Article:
‘Girl, Woman, Other’ is a novel which the many in the British literary ‘canon’ would sell their souls to write: a profound, subtle, human state-of-the-nation cum history of living memory Britain.
The fact that it is told through the interlocking lives of twelve predominantly black women – sometimes queer, occasionally trans – makes it all the more astonishing and allows it to destroy the myth that history belongs to the powerful: here we are presented with the simple, life affirming fact that those on the on the margins are as much a catalyst in our nation’s story as anyone else.
From 1980’s dyke feminist rebel finally on the cusp of theatrical recognition through her daughter and lovers and friends and everyone in between, Evaristo paints a vivid portrait of a country from a defiantly queer angle … we hear about immigrants of the early twentieth century, the attitudes of and towards those people as they make their lives, the role of women and how it has changed, the queer feminist rebellions of the 1980s and 1990s and the impact this has had on society; the urge for second and third generation immigrants to mould themselves into what they believe society wants, the impact of gender fluidity/ trans rights and the importance of the roles – usually invisible to historians – which black women played in our society, from nurses to farmers, to playwrights, to teachers, to bankers and everything in between.
Evaristo writes like an angel and has a masterful knack with voices, each one clear and unique, avoiding cliché while using the contrasting of individuals (rich, poor, old, young, rebel, conformist, straight, queer, trans, cis) to highlight when the reader has fallen into lazy stereotyping…something which she does this without preaching or chastising, simply weaving an hypnotic magic leaving the reader feeling richer for the privilege.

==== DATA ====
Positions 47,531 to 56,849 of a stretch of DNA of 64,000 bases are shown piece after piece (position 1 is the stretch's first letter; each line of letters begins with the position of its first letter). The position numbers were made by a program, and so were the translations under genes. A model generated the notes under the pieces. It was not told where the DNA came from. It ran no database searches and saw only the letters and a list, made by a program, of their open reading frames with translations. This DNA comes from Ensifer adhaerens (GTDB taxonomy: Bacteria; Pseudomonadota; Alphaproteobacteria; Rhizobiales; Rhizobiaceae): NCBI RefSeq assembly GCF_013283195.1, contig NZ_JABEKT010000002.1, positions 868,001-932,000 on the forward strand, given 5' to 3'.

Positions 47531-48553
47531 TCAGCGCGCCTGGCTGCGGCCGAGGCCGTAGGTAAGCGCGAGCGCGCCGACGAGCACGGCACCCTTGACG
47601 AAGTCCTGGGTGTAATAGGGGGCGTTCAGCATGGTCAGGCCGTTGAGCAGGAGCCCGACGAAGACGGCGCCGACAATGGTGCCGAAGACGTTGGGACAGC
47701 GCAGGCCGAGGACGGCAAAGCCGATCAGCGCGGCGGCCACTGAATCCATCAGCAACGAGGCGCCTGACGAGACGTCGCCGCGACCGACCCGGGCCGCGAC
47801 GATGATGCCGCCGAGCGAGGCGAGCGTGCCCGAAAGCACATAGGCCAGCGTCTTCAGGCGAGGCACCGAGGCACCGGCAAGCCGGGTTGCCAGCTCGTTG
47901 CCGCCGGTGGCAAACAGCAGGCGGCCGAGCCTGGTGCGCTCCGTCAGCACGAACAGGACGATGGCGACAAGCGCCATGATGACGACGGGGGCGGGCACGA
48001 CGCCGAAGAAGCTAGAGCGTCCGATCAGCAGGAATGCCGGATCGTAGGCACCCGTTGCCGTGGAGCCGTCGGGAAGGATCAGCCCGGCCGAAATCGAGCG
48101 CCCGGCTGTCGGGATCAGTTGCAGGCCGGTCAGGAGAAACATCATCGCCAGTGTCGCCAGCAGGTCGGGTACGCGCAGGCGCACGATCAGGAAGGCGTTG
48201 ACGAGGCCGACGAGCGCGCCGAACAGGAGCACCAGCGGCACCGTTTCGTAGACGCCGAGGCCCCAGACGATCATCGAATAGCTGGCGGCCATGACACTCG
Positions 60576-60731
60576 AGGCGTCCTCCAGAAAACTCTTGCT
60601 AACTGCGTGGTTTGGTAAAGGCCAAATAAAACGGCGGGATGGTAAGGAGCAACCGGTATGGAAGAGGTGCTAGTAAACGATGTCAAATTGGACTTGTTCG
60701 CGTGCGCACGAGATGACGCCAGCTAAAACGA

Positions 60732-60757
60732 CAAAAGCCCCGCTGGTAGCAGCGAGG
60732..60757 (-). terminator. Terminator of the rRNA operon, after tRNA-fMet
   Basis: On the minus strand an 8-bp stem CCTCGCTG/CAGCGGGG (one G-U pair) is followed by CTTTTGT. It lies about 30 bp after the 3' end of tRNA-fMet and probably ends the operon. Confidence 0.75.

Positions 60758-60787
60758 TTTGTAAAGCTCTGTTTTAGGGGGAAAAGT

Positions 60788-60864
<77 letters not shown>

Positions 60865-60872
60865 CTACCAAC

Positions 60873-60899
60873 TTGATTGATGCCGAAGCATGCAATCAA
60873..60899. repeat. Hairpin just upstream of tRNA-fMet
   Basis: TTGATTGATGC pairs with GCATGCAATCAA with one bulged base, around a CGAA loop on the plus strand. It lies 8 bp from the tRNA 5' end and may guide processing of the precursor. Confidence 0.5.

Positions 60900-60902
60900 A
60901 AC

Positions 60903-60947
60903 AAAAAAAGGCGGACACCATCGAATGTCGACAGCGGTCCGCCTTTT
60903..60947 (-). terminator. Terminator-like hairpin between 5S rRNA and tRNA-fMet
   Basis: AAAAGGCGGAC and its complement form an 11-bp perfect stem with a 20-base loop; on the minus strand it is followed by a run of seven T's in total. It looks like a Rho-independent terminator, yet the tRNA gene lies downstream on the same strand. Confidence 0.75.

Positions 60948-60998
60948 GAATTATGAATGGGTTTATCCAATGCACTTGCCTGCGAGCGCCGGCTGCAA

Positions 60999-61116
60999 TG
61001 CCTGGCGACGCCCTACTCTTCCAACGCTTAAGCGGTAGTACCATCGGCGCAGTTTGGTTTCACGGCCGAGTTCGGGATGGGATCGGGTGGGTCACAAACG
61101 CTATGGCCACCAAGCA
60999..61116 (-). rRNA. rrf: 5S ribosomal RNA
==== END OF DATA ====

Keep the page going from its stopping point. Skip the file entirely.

was praised by the headmaster, Mr. Waverly, as a natural teacher, with an easy rapport with the children, who goes above and beyond the call of duty, achieves excellent exam results with her exemplary teaching skills and who is a credit to her people
in her first annual job assessment Shirley felt the pressure was now on to be a great teacher and an ambassador
for every black person in the world.
Initially I was sceptical about the style which Evaristo adopts, dropping capitals at the start of sentences and rearranging lines within the page. But this is no pretentious affectation: the lack of stop-start enforced by capitals brings a musical flow to the proceedings, the spacing encouraging the reader to read with a rhythm and timing set by Evaristo, bringing a touch of poetry to the proceedings. This pacing also allows Evaristo to produce passages whose spacing and pacing dances with the tremulous reader, on tiptoes, to the heart-stopping and heart-breaking conclusion.
The end of the novel provides a wrapping up which some may find a little too pat, but to me it was simply a neat kick up the backside to those who prefer to see (and want to see) our country as the insular, self-created and self-contained entity of myth rather than the glorious melting pot of thought, ideas, races and cultures that is our reality.
One of the lengthiest novels I have read in a while, but one which I discovered I desperately needed, devouring greedily, gulping down the magnificent picture of our country as a place of possibilities, diversity and a vibrant humanity.